August 7, 2012, Ms. Berg brought a garnishment action against
Mr. Berg in which she sought to seize some of her
ex-husband's personal property. With that filing, Ms.
Berg attached an interest worksheet setting forth the method
she had used in applying payments made on the
judgment. According to her worksheet, Mr. Berg,
as of September 27, 2012, had paid $371,562.51 toward the
judgment but still owed $225,575.62. In that worksheet, she
allocated all the payments received to principal and none to
March 27, 2014, Ms. Berg again brought a garnishment action -
this time attempting to attach Mr. Berg's wages. She
again attached an interest worksheet. That worksheet showed
that she applied the payments first to interest and then to
principal. The worksheet indicated that since September 27,
2012, Mr. Berg had made an additional payment of $10,000, but
he still owed $248,746.65.
Berg objected to the method his ex-spouse used in applying
payments on the March 27, 2014 worksheet. He contended that
Ms. Berg should have applied his payments first to principal.
October 1, 2014, the circuit court held an evidentiary
hearing concerning Mr. Berg's objection to the
garnishment worksheet. The purpose of the hearing was to
determine the outstanding balance Mr. Berg owed on the
judgment. At the hearing, exhibits were introduced and the
court heard testimony from Ms. Berg. Thereafter, on December
17, 2014, the court entered a written order stating that all
payments made on the judgment prior to August 7, 2012 should
have been exclusively applied to the payment of principal and
all payments made thereafter should be applied to the payment
of accrued interest first and principal second.
Ms. Berg filed a timely motion to alter or amend judgment,
which was denied, she noted an in banc appeal. A hearing
before a panel of three Montgomery County Circuit Court
judges was held on May 8, 2015. At the hearing, Mr. Berg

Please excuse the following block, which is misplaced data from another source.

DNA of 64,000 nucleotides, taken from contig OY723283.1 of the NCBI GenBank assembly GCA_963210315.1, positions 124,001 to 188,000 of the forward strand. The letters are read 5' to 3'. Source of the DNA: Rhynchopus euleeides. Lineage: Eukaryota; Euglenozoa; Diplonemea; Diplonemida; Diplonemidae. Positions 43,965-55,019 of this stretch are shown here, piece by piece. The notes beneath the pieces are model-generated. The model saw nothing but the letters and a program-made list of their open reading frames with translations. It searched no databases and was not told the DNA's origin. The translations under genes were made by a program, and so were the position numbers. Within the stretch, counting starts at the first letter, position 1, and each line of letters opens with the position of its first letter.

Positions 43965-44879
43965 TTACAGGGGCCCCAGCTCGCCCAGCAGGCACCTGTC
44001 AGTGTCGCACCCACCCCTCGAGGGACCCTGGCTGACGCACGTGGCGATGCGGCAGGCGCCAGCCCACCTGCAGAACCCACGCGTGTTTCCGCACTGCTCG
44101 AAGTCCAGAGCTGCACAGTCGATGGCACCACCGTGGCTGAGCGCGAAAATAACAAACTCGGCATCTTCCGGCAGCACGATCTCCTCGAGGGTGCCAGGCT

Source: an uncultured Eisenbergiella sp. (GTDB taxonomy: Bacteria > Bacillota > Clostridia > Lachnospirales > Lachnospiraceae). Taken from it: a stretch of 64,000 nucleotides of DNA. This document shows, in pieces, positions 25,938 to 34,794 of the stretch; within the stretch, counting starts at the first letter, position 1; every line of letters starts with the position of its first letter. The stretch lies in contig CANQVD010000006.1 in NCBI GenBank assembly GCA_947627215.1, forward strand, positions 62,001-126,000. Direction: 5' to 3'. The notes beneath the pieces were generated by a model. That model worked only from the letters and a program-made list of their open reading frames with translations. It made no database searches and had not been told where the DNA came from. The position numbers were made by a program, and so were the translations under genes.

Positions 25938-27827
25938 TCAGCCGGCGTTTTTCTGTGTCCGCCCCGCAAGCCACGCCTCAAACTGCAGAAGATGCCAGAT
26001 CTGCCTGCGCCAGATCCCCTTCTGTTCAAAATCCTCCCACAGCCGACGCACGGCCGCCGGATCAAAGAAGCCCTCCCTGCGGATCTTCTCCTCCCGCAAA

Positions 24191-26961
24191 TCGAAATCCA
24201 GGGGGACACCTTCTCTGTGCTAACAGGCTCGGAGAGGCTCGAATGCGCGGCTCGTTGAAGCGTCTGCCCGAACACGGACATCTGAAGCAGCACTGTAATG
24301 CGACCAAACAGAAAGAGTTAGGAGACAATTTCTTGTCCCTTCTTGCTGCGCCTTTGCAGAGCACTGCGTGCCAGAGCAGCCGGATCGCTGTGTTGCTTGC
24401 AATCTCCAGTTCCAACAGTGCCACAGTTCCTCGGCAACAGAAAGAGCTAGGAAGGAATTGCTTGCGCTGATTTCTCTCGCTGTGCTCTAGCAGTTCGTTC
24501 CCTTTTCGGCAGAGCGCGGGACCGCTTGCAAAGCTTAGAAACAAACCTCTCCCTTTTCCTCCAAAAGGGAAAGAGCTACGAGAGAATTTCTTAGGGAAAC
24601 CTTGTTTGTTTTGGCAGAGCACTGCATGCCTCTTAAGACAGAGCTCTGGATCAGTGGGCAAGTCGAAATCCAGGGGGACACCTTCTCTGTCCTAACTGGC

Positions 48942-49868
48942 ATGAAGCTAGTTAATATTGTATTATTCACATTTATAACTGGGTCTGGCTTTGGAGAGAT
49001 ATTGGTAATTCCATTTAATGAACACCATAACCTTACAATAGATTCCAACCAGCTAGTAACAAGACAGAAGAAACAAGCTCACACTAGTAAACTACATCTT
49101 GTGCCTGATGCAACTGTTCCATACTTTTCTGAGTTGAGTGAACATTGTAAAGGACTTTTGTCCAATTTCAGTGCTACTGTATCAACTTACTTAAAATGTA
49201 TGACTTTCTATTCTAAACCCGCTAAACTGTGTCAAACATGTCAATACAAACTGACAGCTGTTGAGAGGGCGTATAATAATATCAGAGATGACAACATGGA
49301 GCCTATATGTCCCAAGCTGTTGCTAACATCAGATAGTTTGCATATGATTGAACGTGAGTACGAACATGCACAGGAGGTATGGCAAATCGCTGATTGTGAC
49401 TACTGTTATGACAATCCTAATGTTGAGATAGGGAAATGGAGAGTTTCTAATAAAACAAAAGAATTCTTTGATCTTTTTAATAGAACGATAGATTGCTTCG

argued, as he does here, that the in banc panel had no
jurisdiction to entertain the appeal because the issue the
panel was asked to consider did not " stem from a merits
trial." The in banc panel ruled that it did have
jurisdiction to hear the appeal and entered an order
providing that all payments made on the $450,000 judgment
should be credited " first to interest and then to
principal." Mr. Berg noted an appeal to this Court in
which he does not claim that the in banc panel was incorrect
in its ruling concerning the allocation of payments. Instead,
the sole issue he presents is whether the in banc panel had
jurisdiction to consider the issue it decided. According to
Mr. Berg, because the panel had no jurisdiction, the order
entered by the in banc panel should be stricken and the
circuit court's order of December 17, 2014 reinstated.
" When interpreting constitutional provisions, we
generally employ the same rules of construction . . . of
statutory language." Davis v. Slater, 383 Md.
599, 604, 861 A.2d 78 (2004) . . . . One of the cardinal
rules of interpretation is that a court should not reach a
meaning beyond the Constitution unless the relevant section
is ambiguous. Bernstein v. State, 422 Md. 36, 43, 29
A.3d 267 (2011) . . . .
" Like construing a statute, to ascertain the meaning of
a constitutional provision . . . we first look to the normal,
plain meaning of the language." Davis, 383 Md.
at 604, 861 A.2d 78 . . . . When that language is clear and
unambiguous, we need not review more than the words of the
constitutional provision. Id. at 604-05, 861 A.2d 78
. . . . However, we note that our " goal . . . is always
to discern the legislative purpose, the ends to be
accomplished, or the evils to be ...